By the time we got home I was in excruciating pain, the likes of which I haven’t known in a long time.  I could barely get myself onto the floor and sitting filled my core with sharp spasms.  With the pain came fear – laying on the floor, helpless, reminded me of last summer’s panic attacks and the tension caused anxiety to rise within me until I felt close to drowning. 

I loaded up on pain medicine, ice and restricted myself to the floor.  Relaxing, I felt a sense of peace and gratitude wash over me.  My back still hurt, as it does also today, but in the midst of the pain I knew also that it will get better.  The reality of the pain was inescapable, yet I now know that the reality of change is also inescapable.  Nothing in life is stagnant, no one fear or hurt has the power to cancel out the possibility of change and healing in the future. 

//

I took joy in meeting my daughter's needs where once I felt such great pressure to conform her needs to my own.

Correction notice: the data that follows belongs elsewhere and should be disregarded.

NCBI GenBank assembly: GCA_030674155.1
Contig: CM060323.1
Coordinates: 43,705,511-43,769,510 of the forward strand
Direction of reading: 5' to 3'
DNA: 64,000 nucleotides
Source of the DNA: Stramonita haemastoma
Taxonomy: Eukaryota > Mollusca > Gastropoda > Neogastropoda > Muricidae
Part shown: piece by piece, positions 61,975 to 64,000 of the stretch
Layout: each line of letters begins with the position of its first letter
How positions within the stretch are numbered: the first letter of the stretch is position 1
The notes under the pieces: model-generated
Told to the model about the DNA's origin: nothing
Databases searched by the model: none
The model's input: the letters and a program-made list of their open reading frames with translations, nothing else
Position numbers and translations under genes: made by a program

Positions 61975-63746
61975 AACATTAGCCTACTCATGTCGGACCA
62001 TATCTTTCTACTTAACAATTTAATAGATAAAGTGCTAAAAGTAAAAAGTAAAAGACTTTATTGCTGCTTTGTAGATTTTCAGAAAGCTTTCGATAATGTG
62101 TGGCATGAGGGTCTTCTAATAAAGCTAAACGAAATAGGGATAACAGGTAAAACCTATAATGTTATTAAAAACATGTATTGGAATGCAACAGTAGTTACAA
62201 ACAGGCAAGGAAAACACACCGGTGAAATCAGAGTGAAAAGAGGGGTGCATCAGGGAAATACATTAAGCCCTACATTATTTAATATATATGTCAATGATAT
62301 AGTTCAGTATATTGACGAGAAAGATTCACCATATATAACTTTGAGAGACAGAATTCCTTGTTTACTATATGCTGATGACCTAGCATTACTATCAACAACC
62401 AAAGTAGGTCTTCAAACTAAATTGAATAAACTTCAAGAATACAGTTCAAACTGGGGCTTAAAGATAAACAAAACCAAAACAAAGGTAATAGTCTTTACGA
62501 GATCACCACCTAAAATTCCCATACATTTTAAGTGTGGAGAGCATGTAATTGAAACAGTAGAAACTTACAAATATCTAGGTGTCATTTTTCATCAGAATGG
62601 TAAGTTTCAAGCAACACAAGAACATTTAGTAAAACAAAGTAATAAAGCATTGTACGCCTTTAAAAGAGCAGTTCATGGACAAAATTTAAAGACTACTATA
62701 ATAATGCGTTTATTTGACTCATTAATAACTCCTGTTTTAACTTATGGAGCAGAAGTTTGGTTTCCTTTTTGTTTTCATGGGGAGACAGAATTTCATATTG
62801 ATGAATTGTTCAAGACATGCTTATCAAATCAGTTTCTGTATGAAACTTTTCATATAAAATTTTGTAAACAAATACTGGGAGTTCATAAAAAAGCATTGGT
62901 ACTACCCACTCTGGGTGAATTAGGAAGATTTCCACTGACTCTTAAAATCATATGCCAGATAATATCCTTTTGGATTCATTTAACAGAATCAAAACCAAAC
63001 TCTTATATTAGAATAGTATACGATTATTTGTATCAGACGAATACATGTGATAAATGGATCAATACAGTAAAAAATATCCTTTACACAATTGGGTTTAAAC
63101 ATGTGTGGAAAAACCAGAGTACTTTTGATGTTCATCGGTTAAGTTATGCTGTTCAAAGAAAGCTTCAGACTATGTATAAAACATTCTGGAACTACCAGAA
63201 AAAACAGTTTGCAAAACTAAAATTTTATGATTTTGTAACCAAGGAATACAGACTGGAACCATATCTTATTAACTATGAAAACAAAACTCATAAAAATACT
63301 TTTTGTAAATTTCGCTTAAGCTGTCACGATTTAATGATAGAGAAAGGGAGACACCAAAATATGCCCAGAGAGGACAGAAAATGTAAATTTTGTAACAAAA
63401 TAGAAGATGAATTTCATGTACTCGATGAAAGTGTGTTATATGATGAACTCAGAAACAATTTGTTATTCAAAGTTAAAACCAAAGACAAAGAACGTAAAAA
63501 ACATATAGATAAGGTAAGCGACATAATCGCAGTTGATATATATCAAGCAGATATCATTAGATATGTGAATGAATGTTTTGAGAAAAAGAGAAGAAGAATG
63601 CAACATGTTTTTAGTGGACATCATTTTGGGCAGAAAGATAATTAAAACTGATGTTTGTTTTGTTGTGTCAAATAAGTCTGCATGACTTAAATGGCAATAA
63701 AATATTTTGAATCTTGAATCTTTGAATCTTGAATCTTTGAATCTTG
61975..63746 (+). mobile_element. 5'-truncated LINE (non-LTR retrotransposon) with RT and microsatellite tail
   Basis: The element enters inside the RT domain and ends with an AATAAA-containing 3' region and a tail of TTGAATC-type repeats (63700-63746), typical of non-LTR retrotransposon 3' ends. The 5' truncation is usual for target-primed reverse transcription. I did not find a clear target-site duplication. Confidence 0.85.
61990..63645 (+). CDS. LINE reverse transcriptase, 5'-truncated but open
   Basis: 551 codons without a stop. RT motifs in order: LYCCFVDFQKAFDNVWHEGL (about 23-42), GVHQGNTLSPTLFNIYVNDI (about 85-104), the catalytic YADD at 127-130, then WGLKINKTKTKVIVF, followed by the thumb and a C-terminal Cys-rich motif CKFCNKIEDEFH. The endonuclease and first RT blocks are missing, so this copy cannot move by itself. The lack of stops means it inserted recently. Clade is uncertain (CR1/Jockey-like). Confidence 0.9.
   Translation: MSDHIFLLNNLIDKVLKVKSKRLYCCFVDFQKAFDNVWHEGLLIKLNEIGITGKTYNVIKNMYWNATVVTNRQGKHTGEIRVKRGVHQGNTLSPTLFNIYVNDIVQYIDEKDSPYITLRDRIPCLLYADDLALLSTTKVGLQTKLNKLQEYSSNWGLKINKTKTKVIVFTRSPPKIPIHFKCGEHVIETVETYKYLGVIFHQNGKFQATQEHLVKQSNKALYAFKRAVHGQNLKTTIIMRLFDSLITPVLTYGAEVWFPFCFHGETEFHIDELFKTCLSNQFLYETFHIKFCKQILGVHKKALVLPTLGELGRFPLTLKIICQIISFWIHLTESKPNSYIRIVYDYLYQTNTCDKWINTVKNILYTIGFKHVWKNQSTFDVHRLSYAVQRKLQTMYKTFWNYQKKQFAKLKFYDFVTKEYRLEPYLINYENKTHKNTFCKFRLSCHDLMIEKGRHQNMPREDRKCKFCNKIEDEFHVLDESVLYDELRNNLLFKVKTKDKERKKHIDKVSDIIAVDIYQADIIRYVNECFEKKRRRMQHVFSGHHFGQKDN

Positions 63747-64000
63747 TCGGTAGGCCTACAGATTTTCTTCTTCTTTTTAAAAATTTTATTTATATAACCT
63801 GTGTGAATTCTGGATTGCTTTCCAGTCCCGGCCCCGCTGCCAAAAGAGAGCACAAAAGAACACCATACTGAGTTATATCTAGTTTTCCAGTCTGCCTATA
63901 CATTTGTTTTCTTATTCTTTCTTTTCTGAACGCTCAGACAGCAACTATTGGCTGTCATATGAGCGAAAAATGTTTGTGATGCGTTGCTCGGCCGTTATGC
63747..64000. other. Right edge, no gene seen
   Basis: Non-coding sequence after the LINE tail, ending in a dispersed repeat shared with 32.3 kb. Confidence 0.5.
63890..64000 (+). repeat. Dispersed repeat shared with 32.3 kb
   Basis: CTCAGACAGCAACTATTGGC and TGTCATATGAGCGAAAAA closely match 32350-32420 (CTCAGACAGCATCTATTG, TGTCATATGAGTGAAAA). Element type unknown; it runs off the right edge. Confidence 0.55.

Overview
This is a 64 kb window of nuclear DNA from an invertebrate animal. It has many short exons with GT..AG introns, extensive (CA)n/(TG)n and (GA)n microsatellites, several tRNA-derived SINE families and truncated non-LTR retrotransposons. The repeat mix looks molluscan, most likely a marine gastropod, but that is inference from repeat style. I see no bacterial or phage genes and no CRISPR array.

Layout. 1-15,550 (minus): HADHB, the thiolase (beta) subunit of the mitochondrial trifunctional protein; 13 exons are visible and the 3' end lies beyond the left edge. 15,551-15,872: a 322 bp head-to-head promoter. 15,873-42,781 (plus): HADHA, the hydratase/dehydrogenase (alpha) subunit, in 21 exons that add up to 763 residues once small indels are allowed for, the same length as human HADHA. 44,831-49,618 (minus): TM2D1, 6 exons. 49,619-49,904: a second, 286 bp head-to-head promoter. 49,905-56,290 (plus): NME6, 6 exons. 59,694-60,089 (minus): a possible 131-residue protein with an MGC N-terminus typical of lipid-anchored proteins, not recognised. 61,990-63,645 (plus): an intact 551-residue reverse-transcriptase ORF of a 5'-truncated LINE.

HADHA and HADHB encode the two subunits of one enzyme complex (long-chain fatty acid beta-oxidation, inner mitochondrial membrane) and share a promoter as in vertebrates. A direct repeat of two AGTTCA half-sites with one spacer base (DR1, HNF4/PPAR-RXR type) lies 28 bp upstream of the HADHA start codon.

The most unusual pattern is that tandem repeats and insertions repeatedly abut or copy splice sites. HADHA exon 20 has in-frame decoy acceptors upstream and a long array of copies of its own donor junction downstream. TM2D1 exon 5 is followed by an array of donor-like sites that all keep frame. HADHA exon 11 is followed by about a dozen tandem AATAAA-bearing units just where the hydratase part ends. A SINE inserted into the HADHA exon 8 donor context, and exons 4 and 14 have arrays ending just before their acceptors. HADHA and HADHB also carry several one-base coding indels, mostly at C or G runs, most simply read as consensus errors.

I tended to my own need to unwind in a spacious place rather than seeking to fit in with the expectations of others.

I felt gratitude in my un-importance where once I envied the importance of others.

I felt the love of God in what has not been given me, rather than resentment.

I felt pain, but also knew peace at the possibility of its passing. 

//

I read a children’s book by Ruth Krauss not long ago called “The Growing Story.” In it, a young boy puts away his winter clothes only to find that by next season they are too small.  Trying on the now-too-little clothes he exclaims in wonder, “I’m growing too!”